Journal of Inherited Metabolic Disease

, Volume 33, Supplement 2, pp 315–320 | Cite as

Inborn errors of metabolism in Latin America: challenges and opportunities

  • Roberto Giugliani
Newborn Screening


Latin America includes more than 40 countries and possessions, and its population of 570 million has an important representation of the three main human races. The area is experiencing an economic improvement, progressively bringing the inborn errors of metabolism (IEM) to a higher level among health priorities. Challenges to the progress of the IEM field include the huge disparities, the high prevalence of malnutrition and infections, the co-existence of very different models of public health services, the unstable socio-economic and political conditions, and the difficulties in integrating the countries. However, a rapidly changing social and economic environment is presenting many opportunities to the IEM field, like the improvements in infrastructure, the concentration of the population in urban areas, the continuous growth of neonatal screening, the use of filter paper samples, the availability of internet communication, and the interest in IEM by the new population medical genetics discipline. Analyzing this picture, several proposals are presented, such as the development of activities of provision of health services, education and research as an integrated package, the increase in training of human resources, the expansion of access to diagnostic tests, and the use the neonatal screening framework to expand the provision of services. In a continent with few IEM centers, there is a major need for such groups to work in collaboration, complementing each other's capabilities, providing training of human resources, and developing joint projects. The integration of these groups into a large transnational network of reference centers would be a major task for the coming years.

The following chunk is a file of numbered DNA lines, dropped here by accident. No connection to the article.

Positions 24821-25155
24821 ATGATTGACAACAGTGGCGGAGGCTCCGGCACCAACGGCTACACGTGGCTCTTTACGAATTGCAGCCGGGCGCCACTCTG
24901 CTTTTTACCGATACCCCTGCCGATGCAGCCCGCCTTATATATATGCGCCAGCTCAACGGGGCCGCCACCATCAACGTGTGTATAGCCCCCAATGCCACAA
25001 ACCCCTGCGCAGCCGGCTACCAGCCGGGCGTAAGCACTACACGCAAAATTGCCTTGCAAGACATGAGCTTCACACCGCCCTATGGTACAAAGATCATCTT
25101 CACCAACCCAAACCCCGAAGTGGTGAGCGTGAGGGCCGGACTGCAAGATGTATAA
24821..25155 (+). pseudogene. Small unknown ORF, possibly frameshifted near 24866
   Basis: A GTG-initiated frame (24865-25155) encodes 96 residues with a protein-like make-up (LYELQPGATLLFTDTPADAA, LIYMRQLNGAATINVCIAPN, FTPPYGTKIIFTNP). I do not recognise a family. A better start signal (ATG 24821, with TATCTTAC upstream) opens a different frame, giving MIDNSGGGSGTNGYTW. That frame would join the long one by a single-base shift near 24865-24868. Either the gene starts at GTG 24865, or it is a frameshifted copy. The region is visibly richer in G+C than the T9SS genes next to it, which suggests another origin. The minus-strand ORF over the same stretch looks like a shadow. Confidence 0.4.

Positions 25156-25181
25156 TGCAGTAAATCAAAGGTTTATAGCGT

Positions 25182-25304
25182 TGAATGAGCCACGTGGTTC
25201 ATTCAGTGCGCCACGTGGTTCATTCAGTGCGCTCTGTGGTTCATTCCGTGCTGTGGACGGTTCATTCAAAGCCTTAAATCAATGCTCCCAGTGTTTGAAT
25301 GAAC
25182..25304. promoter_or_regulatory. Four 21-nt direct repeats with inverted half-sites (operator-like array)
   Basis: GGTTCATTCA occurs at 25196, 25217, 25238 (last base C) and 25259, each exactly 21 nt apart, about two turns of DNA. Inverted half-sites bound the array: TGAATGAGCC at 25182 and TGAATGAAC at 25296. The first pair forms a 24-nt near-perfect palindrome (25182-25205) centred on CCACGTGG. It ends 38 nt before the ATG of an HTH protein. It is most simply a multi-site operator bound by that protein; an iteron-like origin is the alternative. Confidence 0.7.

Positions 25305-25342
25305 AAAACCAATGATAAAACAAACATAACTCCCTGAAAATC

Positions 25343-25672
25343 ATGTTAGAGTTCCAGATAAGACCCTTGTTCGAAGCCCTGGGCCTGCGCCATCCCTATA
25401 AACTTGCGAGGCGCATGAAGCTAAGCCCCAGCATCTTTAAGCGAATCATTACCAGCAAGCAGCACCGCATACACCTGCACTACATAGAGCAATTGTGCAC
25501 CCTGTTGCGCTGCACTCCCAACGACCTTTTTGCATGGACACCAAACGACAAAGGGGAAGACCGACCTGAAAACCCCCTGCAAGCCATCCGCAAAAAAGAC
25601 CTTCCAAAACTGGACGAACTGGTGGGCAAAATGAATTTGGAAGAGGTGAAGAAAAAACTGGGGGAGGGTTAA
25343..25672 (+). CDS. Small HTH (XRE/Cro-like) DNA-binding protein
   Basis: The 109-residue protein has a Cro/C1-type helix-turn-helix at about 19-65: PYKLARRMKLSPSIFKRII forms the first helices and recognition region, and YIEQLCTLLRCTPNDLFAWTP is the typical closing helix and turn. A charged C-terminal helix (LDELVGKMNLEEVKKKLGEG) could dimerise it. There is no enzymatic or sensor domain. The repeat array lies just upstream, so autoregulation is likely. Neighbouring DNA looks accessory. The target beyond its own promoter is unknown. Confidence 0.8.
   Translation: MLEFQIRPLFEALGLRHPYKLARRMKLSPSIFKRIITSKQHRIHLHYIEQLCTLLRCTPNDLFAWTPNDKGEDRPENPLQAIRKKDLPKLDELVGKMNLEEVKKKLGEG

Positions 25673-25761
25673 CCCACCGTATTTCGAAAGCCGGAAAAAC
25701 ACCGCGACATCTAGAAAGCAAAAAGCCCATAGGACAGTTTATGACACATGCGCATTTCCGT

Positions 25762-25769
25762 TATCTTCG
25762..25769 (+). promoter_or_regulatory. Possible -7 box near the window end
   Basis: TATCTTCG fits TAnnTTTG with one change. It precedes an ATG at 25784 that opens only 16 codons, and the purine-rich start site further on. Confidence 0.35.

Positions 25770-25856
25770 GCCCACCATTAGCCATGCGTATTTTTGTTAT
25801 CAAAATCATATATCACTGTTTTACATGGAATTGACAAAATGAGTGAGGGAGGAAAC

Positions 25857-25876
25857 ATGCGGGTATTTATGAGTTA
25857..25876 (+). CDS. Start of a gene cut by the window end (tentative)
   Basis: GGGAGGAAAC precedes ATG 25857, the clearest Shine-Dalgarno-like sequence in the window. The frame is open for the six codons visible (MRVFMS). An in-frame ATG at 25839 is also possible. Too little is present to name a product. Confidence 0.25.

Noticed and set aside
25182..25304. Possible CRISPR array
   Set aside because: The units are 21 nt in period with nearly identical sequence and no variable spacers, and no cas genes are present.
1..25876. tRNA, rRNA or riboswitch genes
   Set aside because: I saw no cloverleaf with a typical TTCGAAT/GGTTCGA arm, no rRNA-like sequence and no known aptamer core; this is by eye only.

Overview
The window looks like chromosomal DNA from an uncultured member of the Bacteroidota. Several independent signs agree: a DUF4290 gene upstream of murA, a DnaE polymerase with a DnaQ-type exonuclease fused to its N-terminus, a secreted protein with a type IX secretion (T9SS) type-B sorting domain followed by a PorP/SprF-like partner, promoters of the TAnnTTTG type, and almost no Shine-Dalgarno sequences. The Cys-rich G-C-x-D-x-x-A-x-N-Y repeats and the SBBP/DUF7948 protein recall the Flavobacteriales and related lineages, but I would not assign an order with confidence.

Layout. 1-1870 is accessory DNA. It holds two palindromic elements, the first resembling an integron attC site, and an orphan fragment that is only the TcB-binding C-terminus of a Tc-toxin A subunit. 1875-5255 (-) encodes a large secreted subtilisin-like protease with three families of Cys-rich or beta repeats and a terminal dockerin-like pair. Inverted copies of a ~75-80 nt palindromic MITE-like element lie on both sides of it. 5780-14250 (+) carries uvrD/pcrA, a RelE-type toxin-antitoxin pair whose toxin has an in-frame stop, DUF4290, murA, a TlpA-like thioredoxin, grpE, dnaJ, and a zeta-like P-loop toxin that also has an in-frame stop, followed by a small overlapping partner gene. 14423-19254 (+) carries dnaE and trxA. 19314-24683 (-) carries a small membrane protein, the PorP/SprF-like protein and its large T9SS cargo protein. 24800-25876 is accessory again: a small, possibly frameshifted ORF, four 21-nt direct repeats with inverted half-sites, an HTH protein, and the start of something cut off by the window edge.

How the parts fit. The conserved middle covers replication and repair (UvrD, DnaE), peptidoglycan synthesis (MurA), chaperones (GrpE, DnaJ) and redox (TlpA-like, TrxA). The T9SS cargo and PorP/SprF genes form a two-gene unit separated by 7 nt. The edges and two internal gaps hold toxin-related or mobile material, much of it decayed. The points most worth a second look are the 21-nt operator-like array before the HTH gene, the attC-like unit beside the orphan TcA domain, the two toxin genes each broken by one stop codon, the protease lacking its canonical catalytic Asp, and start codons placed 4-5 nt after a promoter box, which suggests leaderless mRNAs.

Latin American Country Inborn Error Reference Center Neonatal Screening Gross National Income 
These keywords were added by machine and not by the authors. This process is experimental and the keywords may be updated as the learning algorithm improves.



The author acknowledges CNPq (Brazilian Research Council) for the investigator fellowship (grant 304618/2009-8) and for the support received to the Brazilian Institute of Population Medical Genetics-INAGEMP (grant 573993/2008-4).


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Copyright information

© SSIEM and Springer 2010

Authors and Affiliations

  1. 1.WHO Collaborating Center for the Development of Medical Genetics Services in Latin AmericaPorto AlegreBrazil
  2. 2.Brazilian National Institute of Population Medical Genetics—INAGEMPPorto AlegreBrazil
  3. 3.Department of Genetics/UFRGS and Medical Genetics Service/HCPAPorto AlegreBrazil
  4. 4.Medical Genetics ServicePorto AlegreBrazil

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